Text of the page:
US adds sites operated by Tencent and Alibaba to ‘notorious marketplaces’ list


E-commerce sites operated by Chinese groups Tencent and Alibaba have been added to the U.S. government’s latest “notorious markets” list, the U.S. Trade Representative’s office announced Thursday.

The list identifies 42 online marketplaces and 35 physical marketplaces that engage in or facilitate substantial trademark counterfeiting or copyright piracy.

“This includes the identification for the first time of AliExpress and the WeChat e-commerce ecosystem, two prominent China-based online marketplaces that allegedly facilitate substantial trademark infringement,” the USTR office said in a statement. communicated.

China-based online marketplaces Baidu Wangpan, DHGate, Pinduoduo, and Taobao also continue to make the list, along with nine physical marketplaces located in China “which are known for manufacturing, distributing, and selling counterfeit products,” the USTR office. noted.

China disagrees with the U.S. government’s decision to include certain e-commerce sites in its list of notorious markets, calling the action “irresponsible”, China’s Ministry of Commerce said on Friday.

Alibaba said it would continue to work with government agencies to address concerns about intellectual property protection on its platforms.

Tencent said it strongly disagreed with the decision and was “committed to working collaboratively to resolve this issue.” It added that it actively monitors, deters and responds to violations across all of its platforms and has invested significant resources in protecting intellectual property rights.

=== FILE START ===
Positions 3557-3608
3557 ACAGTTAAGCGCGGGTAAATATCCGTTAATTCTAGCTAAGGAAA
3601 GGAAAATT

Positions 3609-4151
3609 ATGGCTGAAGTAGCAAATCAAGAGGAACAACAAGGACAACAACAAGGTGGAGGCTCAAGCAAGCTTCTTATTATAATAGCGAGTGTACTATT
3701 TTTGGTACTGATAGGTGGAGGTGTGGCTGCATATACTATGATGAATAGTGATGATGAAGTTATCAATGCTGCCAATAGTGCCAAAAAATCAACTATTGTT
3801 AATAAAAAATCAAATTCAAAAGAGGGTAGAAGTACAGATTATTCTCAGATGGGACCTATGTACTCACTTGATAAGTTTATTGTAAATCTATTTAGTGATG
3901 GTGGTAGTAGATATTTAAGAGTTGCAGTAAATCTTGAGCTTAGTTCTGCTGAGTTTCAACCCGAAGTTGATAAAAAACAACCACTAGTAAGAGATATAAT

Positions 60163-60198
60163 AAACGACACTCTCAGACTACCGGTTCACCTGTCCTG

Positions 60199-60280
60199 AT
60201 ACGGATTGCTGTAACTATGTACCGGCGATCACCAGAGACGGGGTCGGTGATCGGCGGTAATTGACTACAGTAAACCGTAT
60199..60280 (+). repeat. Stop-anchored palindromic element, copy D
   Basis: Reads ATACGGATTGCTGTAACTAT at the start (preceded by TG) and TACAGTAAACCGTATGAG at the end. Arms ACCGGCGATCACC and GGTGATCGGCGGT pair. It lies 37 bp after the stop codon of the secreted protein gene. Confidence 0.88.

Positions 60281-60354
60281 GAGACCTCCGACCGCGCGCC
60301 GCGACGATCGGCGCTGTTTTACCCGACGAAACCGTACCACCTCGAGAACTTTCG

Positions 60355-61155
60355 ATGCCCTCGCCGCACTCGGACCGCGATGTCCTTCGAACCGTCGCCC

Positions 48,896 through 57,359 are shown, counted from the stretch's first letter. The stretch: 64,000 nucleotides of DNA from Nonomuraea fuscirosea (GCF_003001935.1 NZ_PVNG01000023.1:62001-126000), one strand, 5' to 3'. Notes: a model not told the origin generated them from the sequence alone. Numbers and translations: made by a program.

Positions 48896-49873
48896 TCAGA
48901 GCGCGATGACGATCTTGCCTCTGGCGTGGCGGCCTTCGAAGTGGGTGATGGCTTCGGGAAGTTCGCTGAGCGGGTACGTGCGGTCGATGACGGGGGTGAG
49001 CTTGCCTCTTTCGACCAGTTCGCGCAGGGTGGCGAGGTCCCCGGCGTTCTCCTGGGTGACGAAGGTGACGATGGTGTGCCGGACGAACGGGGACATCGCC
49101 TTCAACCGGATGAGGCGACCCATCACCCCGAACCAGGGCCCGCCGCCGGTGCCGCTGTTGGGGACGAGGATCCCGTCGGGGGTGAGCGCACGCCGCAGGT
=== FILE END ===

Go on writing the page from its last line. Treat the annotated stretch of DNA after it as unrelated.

Registration on the list damages the reputation of companies but does not lead to any direct sanction.

Industry groups, including the American Apparel and Footwear Association (AAFA) and the Motion Picture Association, welcomed the USTR’s release of the report.

The USTR office said in a separate report released Wednesday that the United States needed to pursue new strategies and update domestic trade tools to deal with the “state-directed non-trade policies and practices” of the China.

The United States and China have been engaged in trade tensions for years over issues such as tariffs, technology and intellectual property, among others.

The United States has said China has failed to meet certain commitments under a so-called “Phase 1” trade deal signed by the administration of former President Donald Trump.

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